The final issue, number 53, was published in 2010. Three "special editions" were published as summer issues in consecutive years in 2008, 2009, 2010. Operations was nominated in the "Best Professional Wargame Magazine" category of the Charles S. Roberts Award nine years in a row from 1992 to 2000, again in 2005, but never won, it did win other CSR awards for games. The game "Iwo Jima: Rage Against the Marines", published in Special Operations, won the Charles S. Roberts Award in 2008
Avalon Hill Games Inc. is a game company that specializes in wargames and strategic board games. Its logo contains its initials "AH", the company is now referred to by this abbreviation. Before its takeover by Hasbro, it was known as The Avalon Hill Game Company and the initials TAHGC, it has published miniature wargaming rules, role-playing games and sports simulations. It is now a subsidiary of the game company Wizards of the Coast, itself a subsidiary of Hasbro. Avalon Hill pioneered many of the concepts of modern recreational wargaming; these include elements such as the use of a hexagonal grid overlaid on a flat folding board, zones of control, stacking of multiple units at a location, an odds-based combat results table, terrain effects on movement, troop strength and board games based upon historical events. Complex games could and did take days or weeks, AH set up a system for people to play games by mail. Avalon Hill was started in 1952 in Baltimore, Maryland by Charles S. Roberts under the name of "The Avalon Game Company" for the publication of his game Tactics, considered the first of a new type of board game, the wargame.
Roberts sold Tactics on a mail order basis from his home in the Avalon neighborhood of Baltimore. Following the success of Tactics, Roberts changed the name upon incorporation from "The Avalon Game Company" to "Avalon Hill" in 1958 because of an argument with another company; the number of games released per year was erratic until 1964 as the company released anywhere from 1 to 7 games.5-8The first game published by the company under the name of "Avalon Hill" was the second edition of Tactics, titled Tactics II, published in 1958. AH published two other games that year and the railroad game Dispatcher. In 1959, Roberts moved Avalon into an office space on Gay Street in Baltimore and took on its first outside designed game, Verdict, by two corporate lawyers. After another office move, in August 1960 Thomas N. Shaw, a high school friend of Roberts, was hired to design games.6In 1960, Avalon published the first dice-less sports game in Football Strategy designed by Thomas N. Shaw, followed by two sister games, Baseball Strategy and Basketball Strategy.
Of this sports strategy line, the football and baseball versions were privately published by Shaw in 1959.7 With a recession occurring, debt began to pile up starting in 1961. Avalon launched a pre-school children's line in 1963 with four games, What Time Is It?, Doll House and Trucks, Boats & Planes, which flopped. Roberts gave up and planned to file bankruptcy on December 13, 1963.p7 Instead his creditors, Monarch Office Services and J. E. Smith & Co. took over. Monarch had printed all but the boxes, which were done by J. E. Smith; the company was reorganized by retaining only one staff member, moved, cut costs and appointed J. E. Sparling as president.p7,8 In 1964, AH set a two-game per year release schedule.5-8Avalon Hill published Blitzkrieg in 1965. This game was an abstract combat game, featuring some neutral countries. Many rules variants were created for Blitzkrieg; the company published simulations of actual battles and campaigns, such as Midway, Afrika Korps, The Battle of the Bulge. Avalon Hill published PanzerBlitz in 1970, designed for the company by Jim Dunnigan's Simulations Publications, Inc. on a royalty basis from SPI's Tac Force 3 game.p9 Monarch bought out J.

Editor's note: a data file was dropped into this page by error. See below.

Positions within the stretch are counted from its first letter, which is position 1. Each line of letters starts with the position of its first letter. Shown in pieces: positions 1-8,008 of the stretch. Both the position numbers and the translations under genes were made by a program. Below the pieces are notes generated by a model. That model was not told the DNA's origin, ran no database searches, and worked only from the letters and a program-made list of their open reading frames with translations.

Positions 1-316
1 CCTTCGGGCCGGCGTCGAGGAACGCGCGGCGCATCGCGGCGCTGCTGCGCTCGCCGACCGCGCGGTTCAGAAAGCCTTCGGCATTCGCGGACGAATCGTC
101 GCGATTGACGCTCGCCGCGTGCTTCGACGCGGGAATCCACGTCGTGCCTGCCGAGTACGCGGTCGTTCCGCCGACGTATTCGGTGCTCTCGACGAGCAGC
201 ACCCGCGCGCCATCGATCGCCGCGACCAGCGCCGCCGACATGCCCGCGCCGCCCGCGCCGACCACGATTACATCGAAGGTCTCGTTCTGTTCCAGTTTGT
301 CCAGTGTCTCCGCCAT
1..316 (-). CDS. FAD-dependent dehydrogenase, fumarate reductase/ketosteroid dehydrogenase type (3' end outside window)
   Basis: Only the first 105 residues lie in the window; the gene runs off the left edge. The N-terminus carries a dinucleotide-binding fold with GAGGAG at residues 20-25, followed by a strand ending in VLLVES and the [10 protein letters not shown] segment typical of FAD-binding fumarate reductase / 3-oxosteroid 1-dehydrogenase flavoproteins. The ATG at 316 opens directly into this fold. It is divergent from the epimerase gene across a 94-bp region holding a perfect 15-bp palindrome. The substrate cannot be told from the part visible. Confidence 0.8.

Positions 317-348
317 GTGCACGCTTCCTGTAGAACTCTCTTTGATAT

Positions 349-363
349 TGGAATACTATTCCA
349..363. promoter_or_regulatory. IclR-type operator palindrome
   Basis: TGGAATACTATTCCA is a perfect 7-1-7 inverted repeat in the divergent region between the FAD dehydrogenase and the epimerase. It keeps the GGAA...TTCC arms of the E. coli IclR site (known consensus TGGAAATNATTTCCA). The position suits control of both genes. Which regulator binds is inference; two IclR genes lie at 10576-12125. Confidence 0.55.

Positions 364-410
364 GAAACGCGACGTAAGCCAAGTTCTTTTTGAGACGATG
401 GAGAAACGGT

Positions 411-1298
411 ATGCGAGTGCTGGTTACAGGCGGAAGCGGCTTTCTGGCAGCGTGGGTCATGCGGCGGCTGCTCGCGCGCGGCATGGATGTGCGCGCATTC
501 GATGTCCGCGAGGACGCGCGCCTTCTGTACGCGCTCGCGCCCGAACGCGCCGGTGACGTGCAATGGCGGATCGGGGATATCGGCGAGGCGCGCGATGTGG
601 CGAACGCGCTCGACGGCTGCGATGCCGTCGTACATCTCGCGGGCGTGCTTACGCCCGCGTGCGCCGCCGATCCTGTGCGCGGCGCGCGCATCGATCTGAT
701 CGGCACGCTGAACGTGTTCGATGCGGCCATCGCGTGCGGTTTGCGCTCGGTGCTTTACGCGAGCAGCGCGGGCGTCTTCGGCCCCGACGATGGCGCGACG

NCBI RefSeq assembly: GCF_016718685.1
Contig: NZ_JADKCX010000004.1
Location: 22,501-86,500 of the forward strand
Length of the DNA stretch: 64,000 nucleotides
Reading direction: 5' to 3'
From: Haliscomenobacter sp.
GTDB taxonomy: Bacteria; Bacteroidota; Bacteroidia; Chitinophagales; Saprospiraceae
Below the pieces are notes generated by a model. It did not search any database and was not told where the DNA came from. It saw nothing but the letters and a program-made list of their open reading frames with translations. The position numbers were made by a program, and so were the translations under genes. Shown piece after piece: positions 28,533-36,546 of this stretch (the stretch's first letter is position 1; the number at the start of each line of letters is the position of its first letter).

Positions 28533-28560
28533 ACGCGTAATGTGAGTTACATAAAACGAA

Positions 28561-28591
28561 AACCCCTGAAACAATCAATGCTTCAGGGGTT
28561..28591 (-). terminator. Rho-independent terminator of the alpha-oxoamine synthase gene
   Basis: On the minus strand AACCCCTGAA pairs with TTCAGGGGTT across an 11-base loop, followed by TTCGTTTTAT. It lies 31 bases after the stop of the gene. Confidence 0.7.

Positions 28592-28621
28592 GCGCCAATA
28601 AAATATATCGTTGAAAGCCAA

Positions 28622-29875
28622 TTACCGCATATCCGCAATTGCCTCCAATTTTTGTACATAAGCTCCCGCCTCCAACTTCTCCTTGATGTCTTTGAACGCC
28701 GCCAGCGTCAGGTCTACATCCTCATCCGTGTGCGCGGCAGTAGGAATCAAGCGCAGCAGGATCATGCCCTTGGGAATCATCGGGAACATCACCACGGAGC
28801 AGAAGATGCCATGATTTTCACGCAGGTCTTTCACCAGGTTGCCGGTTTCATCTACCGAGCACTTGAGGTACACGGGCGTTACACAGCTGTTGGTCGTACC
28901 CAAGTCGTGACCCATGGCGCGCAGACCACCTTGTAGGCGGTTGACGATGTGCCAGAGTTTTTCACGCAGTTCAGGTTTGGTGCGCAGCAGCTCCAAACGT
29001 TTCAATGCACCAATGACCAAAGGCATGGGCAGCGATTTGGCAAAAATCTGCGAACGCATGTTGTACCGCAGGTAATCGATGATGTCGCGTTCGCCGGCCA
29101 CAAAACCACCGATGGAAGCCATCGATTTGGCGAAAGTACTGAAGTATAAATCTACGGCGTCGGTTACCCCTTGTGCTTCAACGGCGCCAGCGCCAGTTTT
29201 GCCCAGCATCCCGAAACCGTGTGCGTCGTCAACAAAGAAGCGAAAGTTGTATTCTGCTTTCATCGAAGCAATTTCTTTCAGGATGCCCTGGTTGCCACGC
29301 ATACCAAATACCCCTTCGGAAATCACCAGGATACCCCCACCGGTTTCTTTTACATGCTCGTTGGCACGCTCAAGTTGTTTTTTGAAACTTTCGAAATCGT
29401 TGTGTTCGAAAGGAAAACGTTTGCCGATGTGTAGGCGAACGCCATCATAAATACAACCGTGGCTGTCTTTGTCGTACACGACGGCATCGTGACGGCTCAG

E. Smith & Co. Avalon Hill's co-owner, on November 30, 1971, thus the company became a division of a renamed Monarch Office Services, Monarch Avalon.p10The company acquired several successful games including Acquire, TwixT and Feudal from the purchase of 3M Games in February 1976.p5,12 Sports Illustrated line of sports games were purchased in December 1976. Both lines increased the retail outlets; the Aladdin Industries game line was another acquisition in March 1977. With the SI line, the company started a sports game division in May 1977 with Bruce Milligan hired to head the division and launch All Star Replay sport games magazine. While from the 3M line, Facts in Five became its top selling game.p5,12During the 1970s, the company's golden years, Avalon Hill published a number of popular games such as Outdoor Survival, Panzer Blitz, Squad Leader, the Statis Pro sports line. Avalon Hill purchased many games from smaller companies and republished them. Heritage Models sold AH its Battleline Publications in October 1979.p5,15 Much of the Battleline line, including Wooden Ships and Iron Men and Machiavelli, was republished by Avalon Hill, along with the popular Diplomacy.
AH acquired Jedko Games' The Russian Campaign and War at Sea, Hartland Trefoil's Civilization. 1830 was developed by Avalon Hill, but based on Francis Tresham's 1829. The company entered the role-playing game market by publishing Powers and Perils in 1983 and Lords of Creation in 1984; the licenses to RuneQuest and the board games White Bear & Red Moon and Elric, were acquired in a complex agreement in 1983 with Chaosium, Avalon Hill published the 3rd Edition in 1984. None of these role-playing games achieved the popularity of the long-established competitor, Dungeons & Dragons. Avalon Hill became an early publisher of computer games in 1980 with its video game division Microcomputer Games, adapting some of its boardgame titles to various computer platforms on several data formats. Sales of these products were decent, but the only outstanding success was Achtung Spitfire!, published relat
Air Assault on Crete
Air Assault on Crete is a wargame, first published by the Avalon Hill game company in 1977. The principal game is based on the Battle of Crete during World War II, which began on 20 May 1941 with the first airborne invasion in history, Germany's assault on the Allied Forces-occupied island of Crete, it includes a bonus game entitled Invasion of Malta-1942 - based on Operation Hercules, an invasion which never took place in reality. Each game shares a minimum of equipment between them. Air Assault on Crete at BoardGameGeek